1. I have recently come to start using Google Classrooms in my teaching as well. I do have occasional technical difficulties being an eTeacher my students aren't always on the same domain and therefore are unable to participate in a google classroom. My way around this was to utilise Google Community to create links to topics and create that as the basis of my virtual learning network (VLN). This then still gave me the opportunity to create folders for students and the responsibility is left with the student to keep the work organised and submitted in time.

    Another concern I have is between work and home life balance. Don't let emails from students at night and over the weekend stop us from making time with our loved ones.

    When you comment on your reflection about Maori achievement in this online environment. We are know living in a very digital world. Surely this links nicely with Tikanga and the idea that the expert passes the information down. Just we have a larger pool of experts to choose from.

    Hope you've enjoyed the last 32 weeks it has been challenging at times.

  2. Hi Phil, I am very impressed with your work-around when students aren't on the same domain. And, I am hearing you about the work/life balance. My thoughts are that emails coming in from students during evenings and weekends don't have to be answered, or even read - there should be no expectation that this needs to be done outside 'working' hours. I also believe that there needs to be some consistency within schools (or teaching teams) as to what the protocols about answering emails/marking work etc is. It really is not much different from taking home books to mark except that the carry bag is a lot less heavy.

    In this digital world we do need to shut off at times, and I am very careful about not answering 'out-of-office' time emails too quickly - I don't want to start an unrealistic expectation. In management I am also very aware of this when answering parent emails. I am quite happy to leave emails that come in late on a Friday afternoon to Monday morning before I answer them.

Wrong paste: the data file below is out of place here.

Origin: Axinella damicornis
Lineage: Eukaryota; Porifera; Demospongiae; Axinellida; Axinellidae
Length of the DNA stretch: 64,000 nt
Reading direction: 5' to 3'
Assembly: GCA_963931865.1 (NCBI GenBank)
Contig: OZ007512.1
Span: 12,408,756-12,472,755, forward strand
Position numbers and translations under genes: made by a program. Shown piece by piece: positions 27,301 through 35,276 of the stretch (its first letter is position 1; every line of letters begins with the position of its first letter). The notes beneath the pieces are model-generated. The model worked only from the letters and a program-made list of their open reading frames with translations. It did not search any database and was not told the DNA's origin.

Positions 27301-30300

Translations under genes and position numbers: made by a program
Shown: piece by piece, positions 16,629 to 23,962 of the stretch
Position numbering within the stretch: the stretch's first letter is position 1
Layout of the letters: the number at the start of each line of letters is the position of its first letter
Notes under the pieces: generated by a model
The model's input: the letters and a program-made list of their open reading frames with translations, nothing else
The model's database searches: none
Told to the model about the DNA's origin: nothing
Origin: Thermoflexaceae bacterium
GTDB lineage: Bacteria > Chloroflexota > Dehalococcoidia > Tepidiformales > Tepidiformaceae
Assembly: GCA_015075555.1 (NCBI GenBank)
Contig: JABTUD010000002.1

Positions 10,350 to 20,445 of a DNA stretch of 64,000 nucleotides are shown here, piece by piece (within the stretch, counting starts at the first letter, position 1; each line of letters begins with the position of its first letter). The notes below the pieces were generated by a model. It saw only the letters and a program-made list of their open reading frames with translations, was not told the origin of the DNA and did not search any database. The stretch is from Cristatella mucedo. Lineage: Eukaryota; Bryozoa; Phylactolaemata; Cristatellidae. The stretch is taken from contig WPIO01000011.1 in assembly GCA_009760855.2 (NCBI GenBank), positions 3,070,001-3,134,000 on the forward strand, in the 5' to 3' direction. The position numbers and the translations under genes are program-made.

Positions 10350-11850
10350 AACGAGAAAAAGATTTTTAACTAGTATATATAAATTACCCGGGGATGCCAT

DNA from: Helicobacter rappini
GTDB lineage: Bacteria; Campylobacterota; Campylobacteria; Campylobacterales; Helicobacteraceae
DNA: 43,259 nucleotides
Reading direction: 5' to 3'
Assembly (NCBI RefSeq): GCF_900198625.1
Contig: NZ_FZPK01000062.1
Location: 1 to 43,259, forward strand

Hope you have enjoyed the last 32 weeks as well.

  3. Thanks for this discussion about Google Classroom. I built the Google domain for our school and this is the first year that the majority of our teachers have embraced it. I've just had a look at Google Classroom in the last week and yet to put it to work.

    I have an inbox full of collaboration requests from my digital tech class that arrived on Friday while I was out of school. I was charmed rather than annoyed, as I knew they were in "finishing" time, and chose to share some work with me.

    This has been a busy but rewarding 32 weeks. The literature review was the most stretching assessment - but the most rewarding. I've also liked these seven weeks of blogging and am sad it is coming to an end.

  4. Thanks for all your comments - it will be good for us to try and continue blogging post Mind Lab even just for the purpose of clarifying our thoughts and ideas.

  5. Speaking of blogging after our Mindlab experience, will we still have access to the November Intake Google+ forum or will that cease to exist? If so, will someone re-create one because it would be a shame to lose contact with our fellow Mindlabbers. I know I have a copy of everyones blogs but I really appreciate the instant feedback and discussion that occurs on G+. Any ideas?

  6. A good question - having that community is good. I presume it will last but I will post that question on the community to check.